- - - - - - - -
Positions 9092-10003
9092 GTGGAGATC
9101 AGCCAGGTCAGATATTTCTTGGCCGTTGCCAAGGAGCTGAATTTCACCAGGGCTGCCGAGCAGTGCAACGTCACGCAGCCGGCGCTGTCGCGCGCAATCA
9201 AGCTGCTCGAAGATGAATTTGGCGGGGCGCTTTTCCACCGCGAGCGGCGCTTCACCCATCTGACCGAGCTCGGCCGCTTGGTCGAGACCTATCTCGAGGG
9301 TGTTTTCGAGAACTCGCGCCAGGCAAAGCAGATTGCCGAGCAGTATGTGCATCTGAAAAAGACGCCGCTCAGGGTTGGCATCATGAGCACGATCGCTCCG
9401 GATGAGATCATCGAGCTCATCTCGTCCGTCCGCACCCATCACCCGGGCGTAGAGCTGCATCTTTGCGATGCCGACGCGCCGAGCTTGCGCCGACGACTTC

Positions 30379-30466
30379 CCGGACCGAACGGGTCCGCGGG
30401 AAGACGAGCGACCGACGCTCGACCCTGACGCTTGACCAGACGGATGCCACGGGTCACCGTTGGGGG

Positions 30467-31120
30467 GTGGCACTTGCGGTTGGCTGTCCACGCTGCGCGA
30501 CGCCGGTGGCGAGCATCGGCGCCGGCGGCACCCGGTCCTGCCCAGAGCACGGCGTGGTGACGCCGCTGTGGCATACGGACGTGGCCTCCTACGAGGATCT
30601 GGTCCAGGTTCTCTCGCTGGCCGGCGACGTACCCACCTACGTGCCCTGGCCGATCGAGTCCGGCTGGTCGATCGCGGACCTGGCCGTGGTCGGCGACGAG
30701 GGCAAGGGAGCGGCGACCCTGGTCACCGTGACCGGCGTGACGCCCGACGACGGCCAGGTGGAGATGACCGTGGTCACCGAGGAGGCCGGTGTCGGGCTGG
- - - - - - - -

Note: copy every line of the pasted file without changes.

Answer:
Positions 9092-10003
9092 GTGGAGATC
9101 AGCCAGGTCAGATATTTCTTGGCCGTTGCCAAGGAGCTGAATTTCACCAGGGCTGCCGAGCAGTGCAACGTCACGCAGCCGGCGCTGTCGCGCGCAATCA
9201 AGCTGCTCGAAGATGAATTTGGCGGGGCGCTTTTCCACCGCGAGCGGCGCTTCACCCATCTGACCGAGCTCGGCCGCTTGGTCGAGACCTATCTCGAGGG
9301 TGTTTTCGAGAACTCGCGCCAGGCAAAGCAGATTGCCGAGCAGTATGTGCATCTGAAAAAGACGCCGCTCAGGGTTGGCATCATGAGCACGATCGCTCCG
9401 GATGAGATCATCGAGCTCATCTCGTCCGTCCGCACCCATCACCCGGGCGTAGAGCTGCATCTTTGCGATGCCGACGCGCCGAGCTTGCGCCGACGACTTC

Positions 30379-30466
30379 CCGGACCGAACGGGTCCGCGGG
30401 AAGACGAGCGACCGACGCTCGACCCTGACGCTTGACCAGACGGATGCCACGGGTCACCGTTGGGGG

Positions 30467-31120
30467 GTGGCACTTGCGGTTGGCTGTCCACGCTGCGCGA
30501 CGCCGGTGGCGAGCATCGGCGCCGGCGGCACCCGGTCCTGCCCAGAGCACGGCGTGGTGACGCCGCTGTGGCATACGGACGTGGCCTCCTACGAGGATCT
30601 GGTCCAGGTTCTCTCGCTGGCCGGCGACGTACCCACCTACGTGCCCTGGCCGATCGAGTCCGGCTGGTCGATCGCGGACCTGGCCGTGGTCGGCGACGAG
30701 GGCAAGGGAGCGGCGACCCTGGTCACCGTGACCGGCGTGACGCCCGACGACGGCCAGGTGGAGATGACCGTGGTCACCGAGGAGGCCGGTGTCGGGCTGG